Myanmar junta scared of monks' cold shoulder

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YANGON, Sep 20 (Reuters) In a growing campaign against decades of military rule in Myanmar, thousands of Buddhist monks are doing nothing -- literally -- and the generals are getting worried.

In more and more monasteries across the former Burma, maroon-robed monks are invoking a 2,500-year-old Buddhist rite and refusing to accept alms from members of the military and their families or perform any religious duties for them.

The boycott is taken very seriously in the deeply devout Buddhist country, as the spurned alms-giver is denied one of the main routes to the merit that will eventually help him or her to achieve nirvana, or release from the cycle of rebirth.

Known as ''patam nikkuijana kamma'' in Pali, the ancient language of the Theravada Buddhist priesthood, it means ''turning over of the alms bowl''.

Politically, it is also extremely significant as the monks were major players in a nationwide uprising against decades of military rule in 1988. Then, the army was sent in to crush the unrest with the loss of an estimated 3,000 lives.

Two years later, during a similar boycott sparked by the junta's refusal to honour the results of elections it lost by a landslide, some soldiers had to welcome the birth of children or bury loved ones without the blessing of priests.

The boycott is similar to the Christian notion of excommunication, although can be reversed at any point if the perceived wrong-doers mend their ways.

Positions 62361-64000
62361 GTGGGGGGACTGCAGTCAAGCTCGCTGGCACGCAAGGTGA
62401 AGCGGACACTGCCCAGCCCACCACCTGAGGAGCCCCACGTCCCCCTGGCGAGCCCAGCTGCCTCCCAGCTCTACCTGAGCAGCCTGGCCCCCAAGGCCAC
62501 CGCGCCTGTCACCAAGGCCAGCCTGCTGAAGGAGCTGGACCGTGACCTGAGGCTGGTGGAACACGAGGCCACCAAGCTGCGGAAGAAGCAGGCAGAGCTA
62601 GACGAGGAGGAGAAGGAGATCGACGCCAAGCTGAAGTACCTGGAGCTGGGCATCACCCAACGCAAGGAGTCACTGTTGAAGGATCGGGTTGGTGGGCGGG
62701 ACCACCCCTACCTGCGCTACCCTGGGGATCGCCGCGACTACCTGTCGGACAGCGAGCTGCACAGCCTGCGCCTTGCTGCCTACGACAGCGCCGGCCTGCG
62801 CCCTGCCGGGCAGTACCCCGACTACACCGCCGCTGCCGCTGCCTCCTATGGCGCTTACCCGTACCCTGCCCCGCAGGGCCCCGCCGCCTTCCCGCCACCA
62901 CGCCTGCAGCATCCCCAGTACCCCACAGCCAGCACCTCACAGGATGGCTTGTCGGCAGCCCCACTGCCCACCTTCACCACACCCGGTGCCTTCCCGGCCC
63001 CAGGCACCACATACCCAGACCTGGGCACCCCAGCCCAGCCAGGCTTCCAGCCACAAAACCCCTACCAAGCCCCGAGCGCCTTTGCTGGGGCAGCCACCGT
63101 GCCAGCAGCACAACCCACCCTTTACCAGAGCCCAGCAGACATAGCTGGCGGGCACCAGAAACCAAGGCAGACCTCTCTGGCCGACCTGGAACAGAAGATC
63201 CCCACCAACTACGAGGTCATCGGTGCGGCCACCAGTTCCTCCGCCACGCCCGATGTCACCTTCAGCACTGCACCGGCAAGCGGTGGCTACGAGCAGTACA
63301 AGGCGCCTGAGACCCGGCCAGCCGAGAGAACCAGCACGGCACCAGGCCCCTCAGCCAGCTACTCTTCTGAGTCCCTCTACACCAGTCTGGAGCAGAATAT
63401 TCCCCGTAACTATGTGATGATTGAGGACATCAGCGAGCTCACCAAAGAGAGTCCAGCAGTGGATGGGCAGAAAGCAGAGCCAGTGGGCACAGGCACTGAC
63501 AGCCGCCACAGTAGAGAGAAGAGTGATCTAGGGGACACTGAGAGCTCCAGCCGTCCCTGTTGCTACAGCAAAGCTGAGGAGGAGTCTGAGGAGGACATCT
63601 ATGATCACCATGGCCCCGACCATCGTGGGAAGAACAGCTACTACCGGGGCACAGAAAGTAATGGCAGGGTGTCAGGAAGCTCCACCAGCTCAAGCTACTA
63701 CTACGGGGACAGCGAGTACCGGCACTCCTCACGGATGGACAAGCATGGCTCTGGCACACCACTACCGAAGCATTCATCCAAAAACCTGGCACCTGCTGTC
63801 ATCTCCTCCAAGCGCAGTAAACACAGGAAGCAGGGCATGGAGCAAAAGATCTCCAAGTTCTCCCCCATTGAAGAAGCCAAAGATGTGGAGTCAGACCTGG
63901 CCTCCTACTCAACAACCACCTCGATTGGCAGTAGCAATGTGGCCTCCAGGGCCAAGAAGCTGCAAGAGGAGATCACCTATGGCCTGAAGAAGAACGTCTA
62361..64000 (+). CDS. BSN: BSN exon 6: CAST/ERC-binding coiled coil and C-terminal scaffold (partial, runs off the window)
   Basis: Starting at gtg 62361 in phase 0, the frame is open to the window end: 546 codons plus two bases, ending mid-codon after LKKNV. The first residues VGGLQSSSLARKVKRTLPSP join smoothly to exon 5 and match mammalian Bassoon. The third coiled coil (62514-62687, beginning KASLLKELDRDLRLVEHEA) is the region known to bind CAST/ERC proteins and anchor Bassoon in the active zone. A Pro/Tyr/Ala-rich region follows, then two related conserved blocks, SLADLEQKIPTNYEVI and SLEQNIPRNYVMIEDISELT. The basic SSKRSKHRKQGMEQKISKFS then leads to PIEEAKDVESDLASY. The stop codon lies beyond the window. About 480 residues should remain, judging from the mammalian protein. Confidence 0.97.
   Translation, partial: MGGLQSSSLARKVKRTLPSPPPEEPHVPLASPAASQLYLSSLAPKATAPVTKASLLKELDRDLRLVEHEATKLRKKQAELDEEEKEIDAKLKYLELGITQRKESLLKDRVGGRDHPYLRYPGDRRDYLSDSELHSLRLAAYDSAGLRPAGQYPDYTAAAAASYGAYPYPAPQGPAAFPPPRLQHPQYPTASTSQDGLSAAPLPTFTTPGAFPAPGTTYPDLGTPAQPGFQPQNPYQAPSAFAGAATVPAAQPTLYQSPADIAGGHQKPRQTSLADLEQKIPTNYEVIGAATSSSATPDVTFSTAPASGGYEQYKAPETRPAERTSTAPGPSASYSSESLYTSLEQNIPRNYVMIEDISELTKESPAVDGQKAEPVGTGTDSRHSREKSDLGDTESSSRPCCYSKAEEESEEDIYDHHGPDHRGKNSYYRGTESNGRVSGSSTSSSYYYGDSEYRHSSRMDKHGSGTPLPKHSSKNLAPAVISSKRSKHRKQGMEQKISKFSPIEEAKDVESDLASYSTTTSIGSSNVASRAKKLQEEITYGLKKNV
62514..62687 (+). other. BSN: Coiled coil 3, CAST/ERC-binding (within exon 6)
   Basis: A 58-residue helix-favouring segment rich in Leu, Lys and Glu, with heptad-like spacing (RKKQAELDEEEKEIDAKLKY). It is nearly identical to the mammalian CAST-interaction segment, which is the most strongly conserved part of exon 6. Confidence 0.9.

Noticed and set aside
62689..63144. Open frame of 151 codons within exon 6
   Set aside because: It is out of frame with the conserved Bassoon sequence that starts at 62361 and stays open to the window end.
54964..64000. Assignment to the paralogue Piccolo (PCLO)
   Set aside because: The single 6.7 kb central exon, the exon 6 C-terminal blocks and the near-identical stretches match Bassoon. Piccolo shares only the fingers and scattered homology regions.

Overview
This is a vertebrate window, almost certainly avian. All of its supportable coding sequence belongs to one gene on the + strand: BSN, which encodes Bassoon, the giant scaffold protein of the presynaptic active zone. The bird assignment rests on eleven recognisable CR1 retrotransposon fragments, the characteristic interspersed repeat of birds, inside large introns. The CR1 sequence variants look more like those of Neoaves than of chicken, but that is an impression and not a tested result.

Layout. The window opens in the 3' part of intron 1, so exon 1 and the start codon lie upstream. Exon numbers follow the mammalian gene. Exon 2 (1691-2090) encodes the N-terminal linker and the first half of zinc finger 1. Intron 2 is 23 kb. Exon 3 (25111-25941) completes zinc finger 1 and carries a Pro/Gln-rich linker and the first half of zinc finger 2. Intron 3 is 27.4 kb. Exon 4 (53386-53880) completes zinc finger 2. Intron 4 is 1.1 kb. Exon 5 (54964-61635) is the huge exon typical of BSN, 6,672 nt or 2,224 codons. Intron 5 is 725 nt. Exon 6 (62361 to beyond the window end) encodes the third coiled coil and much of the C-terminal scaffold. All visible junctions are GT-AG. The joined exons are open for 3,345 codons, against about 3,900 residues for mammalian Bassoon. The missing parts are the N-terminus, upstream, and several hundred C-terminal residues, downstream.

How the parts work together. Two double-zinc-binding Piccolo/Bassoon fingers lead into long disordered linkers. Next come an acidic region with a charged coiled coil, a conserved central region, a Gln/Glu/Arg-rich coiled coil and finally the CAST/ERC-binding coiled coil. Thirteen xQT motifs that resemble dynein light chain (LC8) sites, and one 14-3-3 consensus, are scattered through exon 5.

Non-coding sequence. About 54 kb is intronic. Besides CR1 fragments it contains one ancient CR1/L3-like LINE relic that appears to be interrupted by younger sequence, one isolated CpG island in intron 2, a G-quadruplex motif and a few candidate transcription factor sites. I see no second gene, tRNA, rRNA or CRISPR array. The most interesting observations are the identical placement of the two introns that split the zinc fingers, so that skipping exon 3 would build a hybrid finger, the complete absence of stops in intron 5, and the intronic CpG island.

''Only under the most compelling moral circumstances will a monk refuse the alms that have been offered, as to do so is to refuse to acknowledge the alms-giver as a part of the religious community,'' the Asian Human Rights Commission said.

''However, the view of monks in Burma today is that such an extraordinary moment has arrived.'' The boycott has gathered momentum since its launch on Tuesday in response to the junta's refusal to apologise publicly for soldiers firing warning shots over the heads of monks -- and beating some of them up -- in the town of Pakokku two weeks ago.

The ban is thought to have originated in Mandalay, home to 300,000 monks and the epicentre of the monastic tradition, despite heavy pressure on abbots in the central city.

Word has quickly spread from town to town.

''According to our code of practices and ethics, every monk is supposed to take part in this kind of boycott once they learn that some other monks have imposed it,'' one young monk in Yangon, the commercial capital, told Reuters this week. ''We can expect similar marches in the remaining monasteries and cities.'' The junta has countered the boycott, which has been broadcast on Myanmar-language foreign radio stations, with front-page coverage in official media of men in uniform giving alms to -- and having them accepted by -- senior monks.

One middle-aged cleric said the priesthood was simply catching up with something he had been doing for 17 years.

''I have imposed it on them since 1990, and I'll keep it on,'' he said.


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